Wednesday, May 18, 2011

Produced by Faith

I just finished reading Produced by Faith: Enjoy Real Success Without Losing Your True Self, by DeVon Franklin, VP Production at Sony Entertainment. I picked up the book because DeVon was the studio executive from Sony/Columbia on Will and Jadden Smith's KARATE KID (2010). DeVon also worked with Will Smith as an intern some years back during his USC days.

If you're a regular reader of this blog you know that I'm a fan of metaphors, and all successful movies use them. Produced by Faith uses the creation of a successful movie as a metaphor for creating a successful life. DeVon also recounts some of his experiences during his rise to VP Exec. at Sony Entertainment.

But the reason I'm blogging about it here is because he spends a whole page (70) talking about The Moral Premise.  In part he writes:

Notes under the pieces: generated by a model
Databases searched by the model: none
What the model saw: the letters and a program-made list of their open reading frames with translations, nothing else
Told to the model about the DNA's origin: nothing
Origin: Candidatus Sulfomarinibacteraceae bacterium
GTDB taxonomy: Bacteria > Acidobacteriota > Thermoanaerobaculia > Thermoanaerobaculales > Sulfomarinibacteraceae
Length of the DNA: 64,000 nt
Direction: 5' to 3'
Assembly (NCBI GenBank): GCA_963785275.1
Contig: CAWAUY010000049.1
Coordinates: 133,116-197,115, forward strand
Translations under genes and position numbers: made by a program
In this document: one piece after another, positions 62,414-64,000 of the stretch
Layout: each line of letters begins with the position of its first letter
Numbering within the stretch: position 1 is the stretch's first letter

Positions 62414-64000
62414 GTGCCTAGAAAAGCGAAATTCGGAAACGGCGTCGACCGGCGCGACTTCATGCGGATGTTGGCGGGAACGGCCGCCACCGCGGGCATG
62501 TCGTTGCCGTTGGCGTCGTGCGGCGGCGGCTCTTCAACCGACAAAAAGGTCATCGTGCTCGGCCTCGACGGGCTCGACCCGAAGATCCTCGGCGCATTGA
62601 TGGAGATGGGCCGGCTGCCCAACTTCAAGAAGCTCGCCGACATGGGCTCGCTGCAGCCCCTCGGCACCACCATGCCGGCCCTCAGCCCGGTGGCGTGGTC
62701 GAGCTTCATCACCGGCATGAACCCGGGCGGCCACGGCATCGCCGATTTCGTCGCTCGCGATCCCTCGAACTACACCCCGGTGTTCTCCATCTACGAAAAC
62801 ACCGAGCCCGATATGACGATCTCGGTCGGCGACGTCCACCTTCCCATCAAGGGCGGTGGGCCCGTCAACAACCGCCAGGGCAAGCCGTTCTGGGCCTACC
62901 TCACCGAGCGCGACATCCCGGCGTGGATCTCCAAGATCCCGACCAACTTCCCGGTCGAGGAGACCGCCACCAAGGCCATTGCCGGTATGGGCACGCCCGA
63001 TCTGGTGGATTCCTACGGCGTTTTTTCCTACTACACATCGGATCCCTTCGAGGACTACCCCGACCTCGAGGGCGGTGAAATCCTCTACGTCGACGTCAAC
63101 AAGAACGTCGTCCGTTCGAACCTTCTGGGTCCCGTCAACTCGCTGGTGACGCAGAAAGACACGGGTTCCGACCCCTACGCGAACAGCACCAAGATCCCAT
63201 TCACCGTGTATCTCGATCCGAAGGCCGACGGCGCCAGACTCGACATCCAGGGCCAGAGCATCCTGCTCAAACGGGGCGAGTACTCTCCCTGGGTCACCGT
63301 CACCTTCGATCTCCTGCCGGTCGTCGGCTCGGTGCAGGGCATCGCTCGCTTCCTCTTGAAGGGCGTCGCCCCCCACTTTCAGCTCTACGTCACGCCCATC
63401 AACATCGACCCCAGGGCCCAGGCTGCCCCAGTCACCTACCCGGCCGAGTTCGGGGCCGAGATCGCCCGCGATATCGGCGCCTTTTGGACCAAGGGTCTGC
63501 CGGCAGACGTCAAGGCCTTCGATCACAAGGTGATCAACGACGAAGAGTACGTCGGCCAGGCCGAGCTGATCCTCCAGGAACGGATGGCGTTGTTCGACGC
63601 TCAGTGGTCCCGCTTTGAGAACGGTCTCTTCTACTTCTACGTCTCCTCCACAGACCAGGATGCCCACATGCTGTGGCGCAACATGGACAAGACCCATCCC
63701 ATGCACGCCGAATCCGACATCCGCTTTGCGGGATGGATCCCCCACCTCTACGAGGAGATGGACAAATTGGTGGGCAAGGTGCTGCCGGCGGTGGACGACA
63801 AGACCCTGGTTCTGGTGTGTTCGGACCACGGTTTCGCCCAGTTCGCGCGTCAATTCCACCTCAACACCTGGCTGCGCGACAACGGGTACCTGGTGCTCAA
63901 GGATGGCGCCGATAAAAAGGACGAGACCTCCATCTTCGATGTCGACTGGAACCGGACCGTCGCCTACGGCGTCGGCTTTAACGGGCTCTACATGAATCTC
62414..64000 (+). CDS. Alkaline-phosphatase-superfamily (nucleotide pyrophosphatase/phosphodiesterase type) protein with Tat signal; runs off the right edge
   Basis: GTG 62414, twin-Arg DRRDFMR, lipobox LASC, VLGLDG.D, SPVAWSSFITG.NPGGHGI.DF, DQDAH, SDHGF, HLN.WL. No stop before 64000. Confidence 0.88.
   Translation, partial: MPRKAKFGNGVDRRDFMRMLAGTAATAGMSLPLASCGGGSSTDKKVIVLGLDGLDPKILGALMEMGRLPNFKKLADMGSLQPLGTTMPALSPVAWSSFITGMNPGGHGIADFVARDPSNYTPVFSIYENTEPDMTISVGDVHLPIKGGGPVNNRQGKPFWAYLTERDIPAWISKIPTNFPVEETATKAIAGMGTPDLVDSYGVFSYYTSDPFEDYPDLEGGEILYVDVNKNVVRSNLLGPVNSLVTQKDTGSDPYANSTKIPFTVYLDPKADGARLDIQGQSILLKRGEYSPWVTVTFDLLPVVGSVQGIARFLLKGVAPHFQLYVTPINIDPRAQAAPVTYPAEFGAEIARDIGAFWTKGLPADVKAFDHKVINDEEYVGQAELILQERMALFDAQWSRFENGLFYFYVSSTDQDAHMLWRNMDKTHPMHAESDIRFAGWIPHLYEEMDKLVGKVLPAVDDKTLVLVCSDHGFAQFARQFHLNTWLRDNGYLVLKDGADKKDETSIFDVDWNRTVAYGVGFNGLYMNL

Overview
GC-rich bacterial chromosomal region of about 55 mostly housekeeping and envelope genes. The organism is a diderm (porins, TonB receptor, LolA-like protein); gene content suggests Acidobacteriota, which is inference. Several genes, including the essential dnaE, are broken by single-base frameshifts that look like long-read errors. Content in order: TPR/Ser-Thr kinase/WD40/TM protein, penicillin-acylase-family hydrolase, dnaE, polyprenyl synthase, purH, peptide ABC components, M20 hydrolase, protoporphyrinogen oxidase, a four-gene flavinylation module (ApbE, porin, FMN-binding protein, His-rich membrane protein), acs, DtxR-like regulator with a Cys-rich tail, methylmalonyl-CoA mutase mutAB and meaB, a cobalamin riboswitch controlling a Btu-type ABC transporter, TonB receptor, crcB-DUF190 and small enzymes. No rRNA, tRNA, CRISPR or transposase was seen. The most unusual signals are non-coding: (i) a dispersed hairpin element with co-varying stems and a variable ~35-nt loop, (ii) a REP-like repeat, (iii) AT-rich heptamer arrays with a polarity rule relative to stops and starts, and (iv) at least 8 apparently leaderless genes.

FINALLY, AS YOU'RE WORKING on your script, you must know your moral premise and live by it. In his book The Moral Premise: Harnessing Virtue & Vice for Box Office Success, Stanley D. Williams, Ph.D., says that a popular movie always contains a moral premise that we all hold to be true. In The Karate Kid, it might be "Live in fear and you will die, but face your fear and you will triumph."

Most good movie scripts feature a powerful, universal moral premise that audience members can identify with. Your story must be built on a similar bedrock. What virtue do you extol in your work and what vice do you condemn? What do you stand for and what do you stand against? The moral premise of your faith should be the arbiter of how you act in business.

I'd like to point out that the Karate Kid (2010) MPPS statement he articulates works for the movie quite well, although it's not one of the several possible that I mentioned in my other post on the movie, nor is it one that came up during the multiple times I interfaced with Will and his team about the movie. DeVon's insight in what the movie is about adds an understanding that successful movies are true on various levels allowing them to connect with multiple sensitivities of broad audiences. 

I highly recommend this book.... and not because it mentions TMP... although that always helps.

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